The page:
If you’re reading this review, $4 lattes or $15 lunches are probably not shock-inducing numbers. Now think about this: “Two dollars feeds a child for a week.... Fifteen pays for books for a trimester. We can do so much with so little.” With pure gratitude as he begins a meal with students from his Nyaka AIDS Orphans School to celebrate Uganda’s Independence Day, Twesigye Jackson Kaguri states a simple fact. “One of these giggling children might even become the future president of Uganda,” he marvels.
Kaguri dreams big. And not without merit. Presented simply and humbly, Kaguri’s story – and that of the giggling children – debuts this month in his unforgettable memoir, The Price of Stones: Building a School for My Village.
Born and raised in rural Nyakagyezi in southwest Uganda, Kaguri learned the value of education early from his older brother Frank, whose kindness and generosity he idolized. In spite of their father’s disdain, Kaguri excelled at school, eventually joining Columbia University’s Human Rights Advocacy visiting scholars program.
Even as he discovers that “many in New York considered Africa a country, not a continent ... [that] all Africans were the same” he also marvels at “the freedom of expression [he] found in America.” He pointedly notes his “amaze[ment] that primary through high school education was free.”
By the time Kaguri journeys home after his American adventure, his beloved brother was dying of AIDS. His oldest sister, then her baby son, rapidly followed. Kaguri returned to the US – and the love of his life; he married Beronda, whom he had met while living in New York, and the couple eventually settled in Michigan.
By 1991, 15 percent of Ugandans were thought to be infected with HIV/AIDS and almost 100,000 Ugandans were dying from the disease every year. All around, families were disintegrating: in a population of 31 million, over 2.2 million children have lost one or both parents to AIDS.
This lost generation of orphans becomes the focus of Kaguri’s life work. On his first trip home as a married man in April 2001, Kaguri cannot turn orphans away: “Because of the stigma of AIDS, many children are abandoned.... [F]amilies take the parents’ property and use the orphans as household servants or hire them out as prostitutes.” Kaguri realizes only education can help these children escape destitution and servitude. Beronda recognizes the immediacy of the situation: “ ‘These children don’t have time,’ she said. ‘They need a school now.’”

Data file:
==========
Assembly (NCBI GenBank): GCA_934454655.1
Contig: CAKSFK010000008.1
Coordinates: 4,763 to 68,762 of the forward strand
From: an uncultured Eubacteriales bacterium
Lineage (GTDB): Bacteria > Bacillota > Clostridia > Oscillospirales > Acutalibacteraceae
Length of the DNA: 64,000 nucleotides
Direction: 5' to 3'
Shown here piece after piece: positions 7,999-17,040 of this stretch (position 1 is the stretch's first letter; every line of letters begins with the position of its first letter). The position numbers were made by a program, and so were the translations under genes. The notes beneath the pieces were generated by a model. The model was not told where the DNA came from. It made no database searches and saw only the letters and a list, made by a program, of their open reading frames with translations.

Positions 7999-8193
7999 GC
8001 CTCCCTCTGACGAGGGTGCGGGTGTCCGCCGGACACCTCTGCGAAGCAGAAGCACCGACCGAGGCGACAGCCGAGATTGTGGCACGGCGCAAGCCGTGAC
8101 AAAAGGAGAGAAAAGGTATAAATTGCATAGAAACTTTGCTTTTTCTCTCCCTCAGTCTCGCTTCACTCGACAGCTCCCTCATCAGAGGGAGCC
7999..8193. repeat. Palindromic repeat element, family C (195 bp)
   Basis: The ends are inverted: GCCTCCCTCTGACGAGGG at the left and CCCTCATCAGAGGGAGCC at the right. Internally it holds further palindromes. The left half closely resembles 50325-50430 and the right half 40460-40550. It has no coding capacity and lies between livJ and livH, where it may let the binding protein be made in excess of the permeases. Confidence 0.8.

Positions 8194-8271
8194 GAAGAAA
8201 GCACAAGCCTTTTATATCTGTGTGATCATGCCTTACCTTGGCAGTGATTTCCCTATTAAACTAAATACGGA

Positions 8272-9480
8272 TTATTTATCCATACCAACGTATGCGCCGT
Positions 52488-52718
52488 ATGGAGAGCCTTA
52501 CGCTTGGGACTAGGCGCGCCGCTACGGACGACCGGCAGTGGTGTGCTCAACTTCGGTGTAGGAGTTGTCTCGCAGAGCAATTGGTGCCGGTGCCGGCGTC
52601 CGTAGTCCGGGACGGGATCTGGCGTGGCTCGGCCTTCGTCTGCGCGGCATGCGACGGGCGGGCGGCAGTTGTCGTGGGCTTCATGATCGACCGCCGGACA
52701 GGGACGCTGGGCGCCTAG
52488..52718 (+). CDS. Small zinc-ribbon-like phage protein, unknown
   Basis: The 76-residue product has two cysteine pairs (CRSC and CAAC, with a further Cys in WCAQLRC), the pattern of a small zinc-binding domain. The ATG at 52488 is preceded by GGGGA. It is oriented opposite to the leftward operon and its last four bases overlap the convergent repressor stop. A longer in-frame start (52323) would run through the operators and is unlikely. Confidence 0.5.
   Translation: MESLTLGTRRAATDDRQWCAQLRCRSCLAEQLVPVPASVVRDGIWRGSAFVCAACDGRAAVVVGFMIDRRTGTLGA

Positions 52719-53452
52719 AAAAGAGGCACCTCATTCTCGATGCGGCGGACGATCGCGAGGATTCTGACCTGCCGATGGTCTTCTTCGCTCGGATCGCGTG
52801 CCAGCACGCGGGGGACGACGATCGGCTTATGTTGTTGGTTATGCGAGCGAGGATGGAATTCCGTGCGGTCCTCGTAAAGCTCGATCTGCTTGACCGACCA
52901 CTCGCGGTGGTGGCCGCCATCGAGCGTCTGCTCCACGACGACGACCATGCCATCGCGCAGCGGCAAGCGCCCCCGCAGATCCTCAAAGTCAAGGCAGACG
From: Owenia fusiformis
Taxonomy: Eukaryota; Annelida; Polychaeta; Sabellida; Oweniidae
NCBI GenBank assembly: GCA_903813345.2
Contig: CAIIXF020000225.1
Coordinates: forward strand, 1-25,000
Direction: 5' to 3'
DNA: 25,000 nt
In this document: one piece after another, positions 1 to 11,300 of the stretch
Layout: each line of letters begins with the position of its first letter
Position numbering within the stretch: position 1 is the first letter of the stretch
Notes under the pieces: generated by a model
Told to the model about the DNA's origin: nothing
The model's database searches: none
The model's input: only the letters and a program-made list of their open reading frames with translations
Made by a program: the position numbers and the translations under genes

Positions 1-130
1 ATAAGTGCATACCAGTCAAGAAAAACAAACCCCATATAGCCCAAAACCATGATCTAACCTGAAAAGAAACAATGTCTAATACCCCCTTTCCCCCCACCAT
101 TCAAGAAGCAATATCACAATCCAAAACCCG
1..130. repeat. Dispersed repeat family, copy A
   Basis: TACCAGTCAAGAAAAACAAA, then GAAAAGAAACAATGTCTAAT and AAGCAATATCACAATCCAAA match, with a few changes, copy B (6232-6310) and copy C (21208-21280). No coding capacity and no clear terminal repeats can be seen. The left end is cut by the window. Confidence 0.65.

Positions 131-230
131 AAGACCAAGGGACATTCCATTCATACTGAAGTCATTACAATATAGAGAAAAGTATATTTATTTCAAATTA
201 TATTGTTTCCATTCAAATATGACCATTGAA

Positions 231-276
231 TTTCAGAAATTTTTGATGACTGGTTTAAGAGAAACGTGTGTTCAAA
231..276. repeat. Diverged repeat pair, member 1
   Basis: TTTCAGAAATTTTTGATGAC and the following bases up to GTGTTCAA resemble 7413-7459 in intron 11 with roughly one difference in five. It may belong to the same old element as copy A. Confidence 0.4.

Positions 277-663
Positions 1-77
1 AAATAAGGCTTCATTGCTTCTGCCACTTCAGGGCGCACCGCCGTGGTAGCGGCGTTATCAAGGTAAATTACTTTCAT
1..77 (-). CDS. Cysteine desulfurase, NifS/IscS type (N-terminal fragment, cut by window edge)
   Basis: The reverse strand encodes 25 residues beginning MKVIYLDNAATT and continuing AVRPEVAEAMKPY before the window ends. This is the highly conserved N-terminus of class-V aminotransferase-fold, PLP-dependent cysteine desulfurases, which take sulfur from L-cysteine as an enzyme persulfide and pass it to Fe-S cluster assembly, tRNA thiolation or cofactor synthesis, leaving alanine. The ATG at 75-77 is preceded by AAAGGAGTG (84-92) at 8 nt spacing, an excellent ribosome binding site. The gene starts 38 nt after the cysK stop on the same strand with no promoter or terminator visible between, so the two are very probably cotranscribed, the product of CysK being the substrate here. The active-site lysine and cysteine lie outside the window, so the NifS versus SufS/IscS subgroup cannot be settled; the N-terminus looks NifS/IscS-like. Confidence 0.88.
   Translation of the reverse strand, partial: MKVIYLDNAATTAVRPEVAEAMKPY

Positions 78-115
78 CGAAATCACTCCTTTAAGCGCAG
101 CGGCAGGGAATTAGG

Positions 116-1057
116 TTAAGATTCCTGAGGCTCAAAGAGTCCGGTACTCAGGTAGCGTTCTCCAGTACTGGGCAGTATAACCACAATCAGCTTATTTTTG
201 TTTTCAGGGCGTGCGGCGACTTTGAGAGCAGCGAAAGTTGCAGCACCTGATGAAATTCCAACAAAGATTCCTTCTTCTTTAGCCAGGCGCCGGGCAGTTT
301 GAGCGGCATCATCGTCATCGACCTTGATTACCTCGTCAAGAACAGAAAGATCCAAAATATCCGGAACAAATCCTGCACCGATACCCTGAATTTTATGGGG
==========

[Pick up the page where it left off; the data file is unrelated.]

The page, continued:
The heartwarming journey from dream to reality is filled with tremendous challenges, utter faith, and Social Security check donations: “This is the true price of stones.” On Jan. 2, 2003, Nyaka AIDS Orphans School officially opened with 60 students – all orphans – receiving free education, including free books, uniforms, health care, and food. A birthday cake – not a tradition in Uganda – was presented to the students “to symbolize their passage from orphans to students.” Each wore purple-and-white uniforms, “because [purple] symbolizes happiness.” The school motto proclaims, “’For Our Children’s Sake.’”
Nyaka has not stopped growing since. From clean water tanks first for the school, then an installation for the village, to the school’s Anti-AIDS Choir which travels to spread awareness about HIV/AIDS, Kaguri raises funds throughout the US and lands back home to nurture the staff and students and empower their growth and success.
The children’s stories are nothing short of miraculous. Even the most heart-wrenching story of bright, inquisitive Scovia who succumbs to AIDS, asking to be buried in her uniform, “so she will not worry about dressing up when Jesus calls,” is testimony to Nyaka’s committed dedication to each of its students.
As Nyaka is a primary school, Kaguri identifies the most promising students, and pledges to provide for their educational future. “‘You mean there is electricity at the school?’” Fiona asks in delighted wonder when she is told she will be able to read at night. Izidol declares he will be a medical doctor one day and build hospitals: “’No one will have to die then,” he intones.
So remember what half that latte can buy for a Nyaka student? Read “The Price of Stones” and you will be inspired to action – whether you pledge your time, pull out your wallet, or at the very least buy the book for your local library. The choice is yours. “I have done what I can, Frank,” Kaguri tells his late brother. “And there is more that I will do,” he promises.
Terry Hong is media arts consultant at the Smithsonian Asian Pacific American Program. She writes a Smithsonian book blog at http://bookdragon.si.edu/.